I’m travelling to Spain and France for two weeks in early May, flying off on 28 April, so during that two weeks it is highly likely that I will have close to zero access to internet. So to make up for that lost time, I’m trying to work more on my blog these days and posting more stuff for readers like you!
Today, I finally have another pen review on board: that of MUJI’S! Anyone around here likes Muji products?
Let’s talk about the shape of this pen first. The first thing that comes to my mind is something that doesn’t sound very pleasant, but I just had to say it:
If this pen were a woman, she would have the worst figure of all women on Earth.
Wait a minute, I don’t mean that in a bad way. It’s just, you know, I’ve always had pens which have at least SOME variation in diameter at some location of the pen (excluding the nib and feed section), but this pen is so incredibly CYLINDRICAL, that even when the cap is posted like in the above picture, the whole pen stays cylindrical (well, except for the clip of course). How, you might ask?
If you look at the groove at the end of the barrel, that’s where the slim circumference of the cap fits snugly into. I am still ambivalent about this aspect, though.
Pros: If you like the aesthetically-pleasing view bestowed by a perfectly cylindrical barrel of a Muji fountain pen, then it’s just great. If you love fixing puzzles and the like, then fitting the cap onto the groove could provide some sort of mini exciting satisfaction for you when you post the pen.
Cons: If you are rushing to post your pen and take down notes, you might be irritated that you need to align it properly before it fits. If you have a tendency to twirl your pen while it’s posted, be careful! The cap is likely to fly out at some point and hit someone on the nose or in the eye. By the way, the capping function works the same way as the posting function – you need to cap it at a specific location too.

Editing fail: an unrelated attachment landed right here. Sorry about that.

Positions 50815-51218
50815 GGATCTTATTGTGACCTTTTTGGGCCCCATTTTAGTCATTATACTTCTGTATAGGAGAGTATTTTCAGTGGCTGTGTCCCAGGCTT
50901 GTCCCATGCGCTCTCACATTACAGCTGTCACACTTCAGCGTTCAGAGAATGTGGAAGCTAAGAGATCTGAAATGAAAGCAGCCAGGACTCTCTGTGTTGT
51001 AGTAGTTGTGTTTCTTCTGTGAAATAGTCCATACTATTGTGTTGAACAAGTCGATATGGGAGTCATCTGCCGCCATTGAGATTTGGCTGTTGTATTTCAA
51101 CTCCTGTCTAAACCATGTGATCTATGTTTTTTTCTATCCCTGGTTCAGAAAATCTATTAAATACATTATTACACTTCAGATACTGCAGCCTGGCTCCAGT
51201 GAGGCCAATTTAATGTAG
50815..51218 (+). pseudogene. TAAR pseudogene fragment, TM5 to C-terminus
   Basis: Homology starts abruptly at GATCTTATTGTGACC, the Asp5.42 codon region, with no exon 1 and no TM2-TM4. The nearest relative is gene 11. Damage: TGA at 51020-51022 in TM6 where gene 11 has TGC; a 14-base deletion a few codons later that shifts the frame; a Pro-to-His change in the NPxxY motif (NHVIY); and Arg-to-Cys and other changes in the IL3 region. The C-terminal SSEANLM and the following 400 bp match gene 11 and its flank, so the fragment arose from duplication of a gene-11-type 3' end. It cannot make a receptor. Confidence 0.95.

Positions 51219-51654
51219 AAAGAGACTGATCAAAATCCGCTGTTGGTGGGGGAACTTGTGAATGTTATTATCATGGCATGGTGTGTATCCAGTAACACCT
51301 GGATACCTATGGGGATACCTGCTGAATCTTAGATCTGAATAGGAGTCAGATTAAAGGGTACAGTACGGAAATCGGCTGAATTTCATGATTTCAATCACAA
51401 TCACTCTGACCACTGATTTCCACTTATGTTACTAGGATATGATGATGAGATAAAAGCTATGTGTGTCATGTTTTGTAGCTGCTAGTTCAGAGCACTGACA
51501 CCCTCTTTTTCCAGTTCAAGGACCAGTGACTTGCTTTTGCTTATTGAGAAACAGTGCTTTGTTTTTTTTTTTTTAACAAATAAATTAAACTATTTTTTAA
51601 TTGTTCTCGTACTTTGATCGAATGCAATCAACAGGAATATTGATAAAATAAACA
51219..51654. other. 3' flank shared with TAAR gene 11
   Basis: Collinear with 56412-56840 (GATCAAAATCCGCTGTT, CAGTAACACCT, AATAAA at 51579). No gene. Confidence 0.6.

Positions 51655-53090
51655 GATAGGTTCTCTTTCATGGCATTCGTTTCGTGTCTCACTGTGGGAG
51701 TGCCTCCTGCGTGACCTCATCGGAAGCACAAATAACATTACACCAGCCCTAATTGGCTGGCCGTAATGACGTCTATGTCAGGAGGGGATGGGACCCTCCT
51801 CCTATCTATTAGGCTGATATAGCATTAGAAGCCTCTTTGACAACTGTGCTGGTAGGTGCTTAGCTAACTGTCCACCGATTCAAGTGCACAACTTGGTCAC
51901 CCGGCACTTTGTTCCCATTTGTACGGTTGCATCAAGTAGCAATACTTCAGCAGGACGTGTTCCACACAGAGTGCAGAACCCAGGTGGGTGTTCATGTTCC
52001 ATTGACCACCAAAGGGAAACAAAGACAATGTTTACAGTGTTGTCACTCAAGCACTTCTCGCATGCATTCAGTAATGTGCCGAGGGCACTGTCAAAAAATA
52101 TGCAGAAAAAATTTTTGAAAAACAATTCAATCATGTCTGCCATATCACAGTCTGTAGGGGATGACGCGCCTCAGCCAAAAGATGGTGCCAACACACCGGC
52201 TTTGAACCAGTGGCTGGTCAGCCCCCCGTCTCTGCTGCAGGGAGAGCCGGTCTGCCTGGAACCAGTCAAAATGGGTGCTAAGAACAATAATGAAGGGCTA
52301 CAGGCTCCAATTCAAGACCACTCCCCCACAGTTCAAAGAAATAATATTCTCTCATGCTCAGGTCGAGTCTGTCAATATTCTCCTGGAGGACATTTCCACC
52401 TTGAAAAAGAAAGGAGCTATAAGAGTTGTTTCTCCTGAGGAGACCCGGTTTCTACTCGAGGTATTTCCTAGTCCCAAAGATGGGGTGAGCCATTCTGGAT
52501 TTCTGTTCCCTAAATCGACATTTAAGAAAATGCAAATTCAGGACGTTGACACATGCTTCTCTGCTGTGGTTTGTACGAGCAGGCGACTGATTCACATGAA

Is the cylindrical shape of the pen the reason why the name of this fountain pen simply is “Muji Aluminium Round Fountain Pen”? But why not something more memorable, such as “Muji Aluminium Cylinder”, “Muji Cigarette Stick”, “The Muji Tube”, “Muji Rolling Pin”, “Muji Sushi Roll” … ? Alright, sorry, I fail at giving memorable names myself…
I’ve had this pen for many months, probably a year now, and it was one of my first few fountain pens that I bought. I have never used it heavily before, but then again I never used any of my pens heavily before either. This pen comes priced at about $19 with a black ink cartridge and packed in a resealable plastic bag with instructions on how to fit the cartridge onto the pen. In Japanese. Typical of Muji. You can’t always find this pen at the store, though. It’s like the Platinum Preppy at Kinokuniya, you gotta be lucky to be able to find it. Just keep trying, and check out the other Muji stationery stuff if you can’t find the fountain pen. Don’t confuse it with another pen in a similar packaging, which actually isn’t a fountain pen!